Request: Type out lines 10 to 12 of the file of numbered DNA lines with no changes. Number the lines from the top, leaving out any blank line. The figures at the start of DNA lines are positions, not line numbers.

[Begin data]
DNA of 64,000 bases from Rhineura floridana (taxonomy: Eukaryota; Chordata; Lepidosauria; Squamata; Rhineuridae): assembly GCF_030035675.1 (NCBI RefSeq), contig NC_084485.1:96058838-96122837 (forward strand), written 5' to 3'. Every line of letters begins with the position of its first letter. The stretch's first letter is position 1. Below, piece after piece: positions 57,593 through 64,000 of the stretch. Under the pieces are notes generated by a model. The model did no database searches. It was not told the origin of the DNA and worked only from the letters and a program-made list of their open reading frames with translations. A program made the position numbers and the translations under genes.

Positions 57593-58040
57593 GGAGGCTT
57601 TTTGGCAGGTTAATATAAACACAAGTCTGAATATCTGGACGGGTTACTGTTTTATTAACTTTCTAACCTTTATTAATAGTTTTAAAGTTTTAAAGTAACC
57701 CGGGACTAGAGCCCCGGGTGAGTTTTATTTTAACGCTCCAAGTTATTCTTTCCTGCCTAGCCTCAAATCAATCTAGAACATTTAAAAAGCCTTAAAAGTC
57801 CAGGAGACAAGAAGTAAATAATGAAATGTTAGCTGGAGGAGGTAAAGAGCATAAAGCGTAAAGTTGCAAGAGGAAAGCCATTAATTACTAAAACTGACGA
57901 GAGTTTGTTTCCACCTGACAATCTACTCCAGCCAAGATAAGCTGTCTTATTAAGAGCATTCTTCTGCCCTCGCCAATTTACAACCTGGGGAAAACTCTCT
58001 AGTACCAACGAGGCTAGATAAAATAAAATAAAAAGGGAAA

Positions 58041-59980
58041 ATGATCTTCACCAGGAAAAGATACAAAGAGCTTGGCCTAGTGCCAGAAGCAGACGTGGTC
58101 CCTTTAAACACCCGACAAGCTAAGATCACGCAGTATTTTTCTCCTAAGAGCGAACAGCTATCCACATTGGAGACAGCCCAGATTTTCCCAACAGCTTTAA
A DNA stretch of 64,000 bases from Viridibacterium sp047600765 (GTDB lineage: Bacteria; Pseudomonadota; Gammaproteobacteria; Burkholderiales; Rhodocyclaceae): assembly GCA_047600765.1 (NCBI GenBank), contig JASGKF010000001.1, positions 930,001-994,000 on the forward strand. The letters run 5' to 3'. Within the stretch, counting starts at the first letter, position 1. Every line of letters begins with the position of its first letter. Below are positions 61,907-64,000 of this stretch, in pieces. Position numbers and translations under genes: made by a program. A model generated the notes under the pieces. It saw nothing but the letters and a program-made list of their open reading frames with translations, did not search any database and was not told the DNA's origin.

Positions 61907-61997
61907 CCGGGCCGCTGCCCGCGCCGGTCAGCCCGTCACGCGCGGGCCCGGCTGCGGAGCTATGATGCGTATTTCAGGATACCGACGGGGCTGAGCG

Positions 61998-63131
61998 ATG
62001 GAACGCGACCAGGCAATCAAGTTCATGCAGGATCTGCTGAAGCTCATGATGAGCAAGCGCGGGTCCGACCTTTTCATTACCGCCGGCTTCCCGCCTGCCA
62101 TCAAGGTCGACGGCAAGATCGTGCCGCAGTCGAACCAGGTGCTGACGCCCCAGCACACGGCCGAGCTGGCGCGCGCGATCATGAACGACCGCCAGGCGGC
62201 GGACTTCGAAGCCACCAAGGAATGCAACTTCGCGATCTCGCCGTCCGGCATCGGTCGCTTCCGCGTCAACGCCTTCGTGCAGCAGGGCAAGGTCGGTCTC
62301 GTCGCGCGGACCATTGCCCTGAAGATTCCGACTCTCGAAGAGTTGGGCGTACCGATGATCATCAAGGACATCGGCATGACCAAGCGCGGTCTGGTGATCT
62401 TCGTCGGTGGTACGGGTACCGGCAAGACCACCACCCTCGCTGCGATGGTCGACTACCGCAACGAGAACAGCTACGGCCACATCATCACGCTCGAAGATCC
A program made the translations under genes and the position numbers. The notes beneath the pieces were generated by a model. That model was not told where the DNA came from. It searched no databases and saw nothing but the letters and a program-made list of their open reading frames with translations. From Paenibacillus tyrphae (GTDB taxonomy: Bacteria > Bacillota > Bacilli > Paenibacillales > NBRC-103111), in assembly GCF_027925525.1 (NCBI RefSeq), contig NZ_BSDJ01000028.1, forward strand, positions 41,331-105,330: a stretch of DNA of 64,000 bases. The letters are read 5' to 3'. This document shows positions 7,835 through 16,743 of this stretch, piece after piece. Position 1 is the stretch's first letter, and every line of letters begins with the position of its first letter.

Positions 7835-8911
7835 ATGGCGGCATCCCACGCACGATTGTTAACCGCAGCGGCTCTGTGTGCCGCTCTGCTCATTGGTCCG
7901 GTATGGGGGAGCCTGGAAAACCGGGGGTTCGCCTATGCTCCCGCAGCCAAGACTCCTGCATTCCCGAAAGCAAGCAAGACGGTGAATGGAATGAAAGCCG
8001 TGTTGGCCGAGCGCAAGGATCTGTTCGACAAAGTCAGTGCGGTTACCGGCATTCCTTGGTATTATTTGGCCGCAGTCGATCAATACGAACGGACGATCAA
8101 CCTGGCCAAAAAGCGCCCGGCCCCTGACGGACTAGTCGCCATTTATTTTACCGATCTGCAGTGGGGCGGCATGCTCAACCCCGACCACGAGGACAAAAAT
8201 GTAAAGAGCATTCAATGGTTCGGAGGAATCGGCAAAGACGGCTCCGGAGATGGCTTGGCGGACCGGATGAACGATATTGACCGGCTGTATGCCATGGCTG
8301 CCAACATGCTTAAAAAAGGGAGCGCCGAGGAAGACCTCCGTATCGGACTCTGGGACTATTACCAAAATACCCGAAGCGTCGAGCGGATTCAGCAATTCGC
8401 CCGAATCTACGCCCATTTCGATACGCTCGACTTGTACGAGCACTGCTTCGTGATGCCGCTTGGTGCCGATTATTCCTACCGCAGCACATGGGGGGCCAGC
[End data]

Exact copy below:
58041 ATGATCTTCACCAGGAAAAGATACAAAGAGCTTGGCCTAGTGCCAGAAGCAGACGTGGTC
58101 CCTTTAAACACCCGACAAGCTAAGATCACGCAGTATTTTTCTCCTAAGAGCGAACAGCTATCCACATTGGAGACAGCCCAGATTTTCCCAACAGCTTTAA
A DNA stretch of 64,000 bases from Viridibacterium sp047600765 (GTDB lineage: Bacteria; Pseudomonadota; Gammaproteobacteria; Burkholderiales; Rhodocyclaceae): assembly GCA_047600765.1 (NCBI GenBank), contig JASGKF010000001.1, positions 930,001-994,000 on the forward strand. The letters run 5' to 3'. Within the stretch, counting starts at the first letter, position 1. Every line of letters begins with the position of its first letter. Below are positions 61,907-64,000 of this stretch, in pieces. Position numbers and translations under genes: made by a program. A model generated the notes under the pieces. It saw nothing but the letters and a program-made list of their open reading frames with translations, did not search any database and was not told the DNA's origin.